Chatting with Yourself Can be a Real Comfort
Announced in message center notification MC390416 (June 9, 2022), the Microsoft Teams chat with self capability is rolling out to tenants and should be fully deployed worldwide by late June. According to MC390416, “users will now be able to chat with themselves. All the same chat functionality that works for chatting with others will work for the individual chatting with themselves.”
Update (July 20): Microsoft says that the deployment of the Chat with Self feature is rolling out but won’t be complete until “late September.”
Microsoft 365 roadmap item 88066 solemnly tells us that the new feature allows users to “send themselves notes, messages, files and images/videos; helping them stay organized.” Microsoft 365 offers a plethora of applications wanting to help users to stay organized, including Tasks in Teams, Planner, To Do, Outlook Tasks, Outlook calendar boards, Project, OneNote, and so on. Chatting with yourself takes self-organization to a different plane.
People have sent messages to themselves as aide memoires for many years using SMS, emails, and just about every other messaging platform (here’s how Slack delivers the same kind of capability). I usually send myself an email using Outlook mobile when the need arises. The idea behind the “chat with self” feature is based on user experience and practice. Microsoft believes that people will use chat with self to make notes, list things they must do, and so on, or maybe just let off some steam about the latest mistake by co-workers/management/anyone else in a one-way conversation.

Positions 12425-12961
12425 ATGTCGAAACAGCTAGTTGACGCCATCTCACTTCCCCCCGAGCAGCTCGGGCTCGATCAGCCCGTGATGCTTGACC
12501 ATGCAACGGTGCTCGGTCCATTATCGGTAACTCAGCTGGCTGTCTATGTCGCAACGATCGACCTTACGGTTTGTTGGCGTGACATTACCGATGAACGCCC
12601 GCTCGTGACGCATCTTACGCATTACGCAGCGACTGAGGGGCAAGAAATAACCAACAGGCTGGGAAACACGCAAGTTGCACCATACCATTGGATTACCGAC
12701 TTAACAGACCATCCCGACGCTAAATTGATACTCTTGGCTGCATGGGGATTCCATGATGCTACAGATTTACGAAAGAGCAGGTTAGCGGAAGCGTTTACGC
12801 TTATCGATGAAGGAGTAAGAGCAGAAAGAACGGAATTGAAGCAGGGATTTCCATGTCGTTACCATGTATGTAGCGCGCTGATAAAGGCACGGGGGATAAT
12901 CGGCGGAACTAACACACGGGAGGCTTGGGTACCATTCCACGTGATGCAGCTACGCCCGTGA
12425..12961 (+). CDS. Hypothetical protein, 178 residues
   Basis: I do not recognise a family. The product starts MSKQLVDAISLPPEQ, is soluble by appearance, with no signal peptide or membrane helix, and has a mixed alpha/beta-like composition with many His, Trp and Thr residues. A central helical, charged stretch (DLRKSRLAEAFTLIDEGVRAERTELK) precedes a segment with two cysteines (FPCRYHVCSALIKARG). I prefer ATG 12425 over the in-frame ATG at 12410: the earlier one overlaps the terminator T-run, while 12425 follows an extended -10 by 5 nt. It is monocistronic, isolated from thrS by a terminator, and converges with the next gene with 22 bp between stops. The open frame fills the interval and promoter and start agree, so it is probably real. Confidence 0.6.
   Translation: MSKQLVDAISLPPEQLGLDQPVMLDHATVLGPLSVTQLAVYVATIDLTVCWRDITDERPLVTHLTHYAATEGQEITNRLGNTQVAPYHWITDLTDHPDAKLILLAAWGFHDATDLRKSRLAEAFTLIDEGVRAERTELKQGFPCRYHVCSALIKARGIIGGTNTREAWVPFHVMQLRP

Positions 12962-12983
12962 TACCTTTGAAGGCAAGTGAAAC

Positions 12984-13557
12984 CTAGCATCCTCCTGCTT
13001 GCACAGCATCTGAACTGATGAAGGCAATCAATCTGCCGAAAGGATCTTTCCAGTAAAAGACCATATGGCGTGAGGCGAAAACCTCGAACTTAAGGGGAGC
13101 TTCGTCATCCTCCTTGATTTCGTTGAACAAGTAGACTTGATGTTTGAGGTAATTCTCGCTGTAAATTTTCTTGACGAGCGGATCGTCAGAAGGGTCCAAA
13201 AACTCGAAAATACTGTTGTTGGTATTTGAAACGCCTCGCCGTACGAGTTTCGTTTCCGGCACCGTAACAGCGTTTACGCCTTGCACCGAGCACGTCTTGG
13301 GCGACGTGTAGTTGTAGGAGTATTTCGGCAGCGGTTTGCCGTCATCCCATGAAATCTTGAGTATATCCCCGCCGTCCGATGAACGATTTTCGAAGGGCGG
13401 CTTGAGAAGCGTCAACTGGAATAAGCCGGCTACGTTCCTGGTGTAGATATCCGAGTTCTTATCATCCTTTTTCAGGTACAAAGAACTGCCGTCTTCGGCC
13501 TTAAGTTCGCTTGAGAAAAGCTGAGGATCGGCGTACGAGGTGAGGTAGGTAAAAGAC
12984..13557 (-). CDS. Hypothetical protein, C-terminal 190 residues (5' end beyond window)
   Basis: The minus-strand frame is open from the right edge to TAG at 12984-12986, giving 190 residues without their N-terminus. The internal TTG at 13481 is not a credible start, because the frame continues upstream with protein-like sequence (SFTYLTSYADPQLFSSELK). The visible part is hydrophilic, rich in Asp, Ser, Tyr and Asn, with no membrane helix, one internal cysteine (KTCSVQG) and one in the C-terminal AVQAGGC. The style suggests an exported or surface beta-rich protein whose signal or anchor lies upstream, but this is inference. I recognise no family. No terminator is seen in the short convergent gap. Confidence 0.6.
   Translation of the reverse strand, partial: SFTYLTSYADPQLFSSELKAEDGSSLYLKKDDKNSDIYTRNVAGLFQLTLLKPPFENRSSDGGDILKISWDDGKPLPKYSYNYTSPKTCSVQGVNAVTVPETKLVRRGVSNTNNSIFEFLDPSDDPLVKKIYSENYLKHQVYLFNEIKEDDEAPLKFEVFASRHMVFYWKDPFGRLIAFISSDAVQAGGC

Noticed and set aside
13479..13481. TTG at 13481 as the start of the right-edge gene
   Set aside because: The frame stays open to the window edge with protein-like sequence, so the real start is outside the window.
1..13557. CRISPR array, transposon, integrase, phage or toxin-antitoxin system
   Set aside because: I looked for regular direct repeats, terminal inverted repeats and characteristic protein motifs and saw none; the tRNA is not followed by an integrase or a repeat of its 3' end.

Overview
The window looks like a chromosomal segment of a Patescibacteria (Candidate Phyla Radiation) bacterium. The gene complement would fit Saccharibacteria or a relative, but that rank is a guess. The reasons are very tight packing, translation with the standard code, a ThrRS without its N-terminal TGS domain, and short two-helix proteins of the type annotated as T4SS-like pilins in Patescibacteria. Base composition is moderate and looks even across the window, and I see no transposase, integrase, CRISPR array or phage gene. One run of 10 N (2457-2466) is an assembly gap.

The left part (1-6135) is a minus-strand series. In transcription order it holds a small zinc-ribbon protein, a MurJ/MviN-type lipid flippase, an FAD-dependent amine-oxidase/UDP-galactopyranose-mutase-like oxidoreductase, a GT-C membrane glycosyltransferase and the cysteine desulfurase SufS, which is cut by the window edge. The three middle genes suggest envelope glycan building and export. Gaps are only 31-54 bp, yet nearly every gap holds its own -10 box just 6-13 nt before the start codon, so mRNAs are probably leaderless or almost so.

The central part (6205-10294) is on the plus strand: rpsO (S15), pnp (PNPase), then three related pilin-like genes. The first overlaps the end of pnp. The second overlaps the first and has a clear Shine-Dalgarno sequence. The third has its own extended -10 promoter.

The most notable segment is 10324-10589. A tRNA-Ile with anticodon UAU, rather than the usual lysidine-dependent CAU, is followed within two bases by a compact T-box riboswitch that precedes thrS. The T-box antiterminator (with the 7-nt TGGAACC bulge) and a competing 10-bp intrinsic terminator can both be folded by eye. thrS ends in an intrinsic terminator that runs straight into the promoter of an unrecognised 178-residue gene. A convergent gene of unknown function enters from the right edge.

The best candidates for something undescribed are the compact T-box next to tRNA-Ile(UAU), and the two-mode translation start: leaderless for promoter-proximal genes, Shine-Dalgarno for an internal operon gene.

There have always been situations where someone ended up as the only person in a chat, such as when everyone else left a group chat. Many blogs are available to tell you how to create a chat with yourself by creating a meeting and using its chat. These are workarounds for what became an obvious gap for Microsoft to fill (), which is what they’ve now done.
Starting Chat with Self
To chat with themselves, a user starts a chat by entering their own name as the chat participant. Teams display a screen to recognize the special nature of the chat (Figure 1).
You can’t transform the special chat with self into a regular chat by adding more people to it, but you can create a Loop component in the chat and make it available by sharing the link to the loop file in OneDrive for Business to allow other people to open and interact with the component, which is what I did in with the Loop paragraph shown in Figure 2.
The LinkedIn tab opens your own LinkedIn profile, as you’d imagine. I guess that’s useful if you want to check what appears on your profile.
Other Lonely Chats
There’s not much else to say about chat with self, apart from the important note that you can only have one chat with yourself. You might also have other chats where only you are present, but these chats are different because they started off with multiple people and gradually reduced to just you because the other participants left the conversation in some manner (voluntarily, another participant removed them, or following the deletion of their account).
Teams marks chats with non-existent accounts as “Just me” (Figure 3) while the chat with yourself is marked with your name and (You) – in case you forget who you’re chatting with. Unlike regular chats, you can’t change the name of the chat with self or a Just me chat.
If you don’t want to use Chat with Self, unpin the entry from the Chats list and you won’t see it again unless you want to send yourself something. When you do, start a chat with your email address and Chat with Self will reappear.
Ready to Chat with Self
It’s a fair bet that the Teams chat with self feature will be popular with end users. After all, they can do the same kind of thing with other email and messaging applications, so why not with Teams? I don’t know if I’ll use it, but my self-focused chat is ready and willing to accept my deepest thoughts, so we shall see what happens in the future.
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